Richard Robinson

Tending the flock

New Zealand has only one endemic gull, the tarāpuka, and it’s more endangered than the takahē, the hoiho and all five species of kiwi. Its survival depends on the preservation of the South Island’s unique braided-river ecosystems.

Written by       Photographed by Richard Robinson

Ashburton sits on State Highway One amid one of the most intensively farmed landscapes in the country. It’s a prosperous rural services town with all the box stores and agricultural equipment yards you’d expect. All day, traffic grinds across the Hakatere river bridge on the south side of town, oblivious to the astonishing variety of wildlife the river hosts.

Most years, an enormous colony of one of New Zealand’s most endangered birds forms within a stone’s throw of this bridge.

This year, the black-billed gulls, or tarāpuka, have chosen to nest further downstream, towards the river mouth.

Here, a little jumble of baches sits atop a cliff overlooking the river, its wide gravel bed streamed with braided channels. An estuary has formed behind a long gravel bar where whitebaiters stand as they wait for their quarry to appear.

When I visited in September, it was early in the breeding season, but already several thousand tarāpuka had gathered, their cacophony drowning out the river as it raced through its final curves. Small flocks of gulls swooped in from the sea all morning, bolstering numbers even further and adding to the racket.

Nesting in large colonies allows black-billed gulls, or tarāpuka, to confuse and overwhelm aerial predators with sheer numbers, a behaviour known as predator swamping. Colonies, such as this one on Southland’s Oreti River, also provide protection for the chicks when their parents fly off to forage. Tarāpuka colonies are among the most densely packed of any gull species.

Across the river, thousands of spotted shags were roosting on the bar. Last year, 8000 pairs of white-fronted terns bred here, and the tarāpuka colony has numbered up to 10,000 nests in the past. Pied stilts, wrybills, pied oystercatchers and banded dotterels also lay their eggs on the riverbed.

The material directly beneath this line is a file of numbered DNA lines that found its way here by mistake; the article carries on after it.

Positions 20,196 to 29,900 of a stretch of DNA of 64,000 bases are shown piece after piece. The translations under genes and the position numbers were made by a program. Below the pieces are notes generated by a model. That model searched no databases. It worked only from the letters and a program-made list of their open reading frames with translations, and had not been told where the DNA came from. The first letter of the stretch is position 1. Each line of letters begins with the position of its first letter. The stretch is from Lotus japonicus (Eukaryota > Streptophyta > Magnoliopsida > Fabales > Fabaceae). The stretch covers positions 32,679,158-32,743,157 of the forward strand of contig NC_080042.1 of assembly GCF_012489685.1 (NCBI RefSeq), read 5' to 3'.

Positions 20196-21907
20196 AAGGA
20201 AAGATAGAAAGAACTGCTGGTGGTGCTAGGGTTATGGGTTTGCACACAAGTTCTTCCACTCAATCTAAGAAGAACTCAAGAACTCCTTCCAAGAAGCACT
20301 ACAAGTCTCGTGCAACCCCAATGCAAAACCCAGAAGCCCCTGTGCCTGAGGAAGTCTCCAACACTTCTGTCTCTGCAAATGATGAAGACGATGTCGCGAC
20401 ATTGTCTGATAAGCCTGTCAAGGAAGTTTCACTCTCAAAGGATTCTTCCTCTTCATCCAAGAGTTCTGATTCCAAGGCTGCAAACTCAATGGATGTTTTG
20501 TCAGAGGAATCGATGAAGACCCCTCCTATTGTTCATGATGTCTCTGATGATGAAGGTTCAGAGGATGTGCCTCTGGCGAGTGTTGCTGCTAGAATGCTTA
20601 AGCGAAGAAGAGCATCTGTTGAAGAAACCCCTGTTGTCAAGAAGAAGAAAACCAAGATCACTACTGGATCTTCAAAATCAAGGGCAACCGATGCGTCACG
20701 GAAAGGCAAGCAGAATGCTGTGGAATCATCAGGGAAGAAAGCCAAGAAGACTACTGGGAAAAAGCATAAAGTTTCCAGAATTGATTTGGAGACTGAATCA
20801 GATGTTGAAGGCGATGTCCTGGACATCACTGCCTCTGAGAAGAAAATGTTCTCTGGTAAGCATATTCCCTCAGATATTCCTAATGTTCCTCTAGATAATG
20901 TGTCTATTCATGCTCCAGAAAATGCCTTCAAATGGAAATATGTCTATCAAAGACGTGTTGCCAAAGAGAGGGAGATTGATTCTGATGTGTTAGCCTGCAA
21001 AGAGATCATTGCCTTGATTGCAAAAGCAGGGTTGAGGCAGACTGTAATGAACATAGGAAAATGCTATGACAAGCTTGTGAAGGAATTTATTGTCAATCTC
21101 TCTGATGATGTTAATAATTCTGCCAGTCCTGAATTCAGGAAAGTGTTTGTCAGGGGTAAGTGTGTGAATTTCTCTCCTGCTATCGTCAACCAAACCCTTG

There are few places in New Zealand where this kind of abundance and diversity is found in such a small area.

“It’s David Attenborough stuff,” says wildlife consultant Mike Bell. “An absolute phenomenon of nature.”

The area is, of course, highly protected, closely monitored and off-limits to most human activity. Right?

Well, no.

Motorbikes and four-wheel drives zoom across the bar. Jetboats roar downstream, pulling doughnuts in the lagoon and sending the shags skyward. Cats and other predators prowl the lupins.

Local attitudes to the gulls range from indifference to active malice. Vehicles occasionally plough through the colonies, while bored gun enthusiasts have been known to use the birds for target practice. To most people, they’re just seagulls—members of that tribe of chip-bludging, carrion-scavenging, squabbling, squawking, pooping pests of the sky.

But standing in this riverbed, watching these graceful little birds swooping in, it didn’t make sense. Why don’t we revere this unique, critically endangered species as much as our kiwi and takahē? What have we got against gulls?

Two weeks later, New Zealand Geographic photographer Richard Robinson and I are on our way to Southland, the stronghold of the tarāpuka.

Emerging from the hills of Otago, we hit the Southland Plains at Gore, where the beige Mataura River, loaded with snowmelt, slides under the town bridge.

Braided rivers have formed in only a few places on Earth, where young mountains are in a state of rapid decay. Other than New Zealand, large braided river systems are found in the Himalayas and parts of North America.

As we head inland, the Hokonui Hills anchor us to the north. Beyond lie the Takitimu Mountains and the greywacke folds of the Thomsons and the Eyres, all thrust up in the past five million years. The Southland Plains formed from the rubble carried down from these hills by four rivers: the Aparima, Oreti, Mataura and Waiau.

Tarāpuka are members of the masked gull family, which arose in the northern hemisphere around two million years ago, spreading into South America, then Africa, Australia and finally New Zealand. They are closely related to tarapunga, the red-billed gull, and can hybridise with them, but the two species exhibit markedly different behaviours.
Tarāpuka chicks are highly vulnerable to predators and flooding, so they need to grow up fast. This chick will be capable of walking 24 hours after hatching, and a few days later, will leave the nest to congregate with other chicks. Parents returning from foraging trips summon their offspring with ‘mew calls’, individual to each bird, by which the chick recognises its parent amid the cacophony. Chicks are able to fly within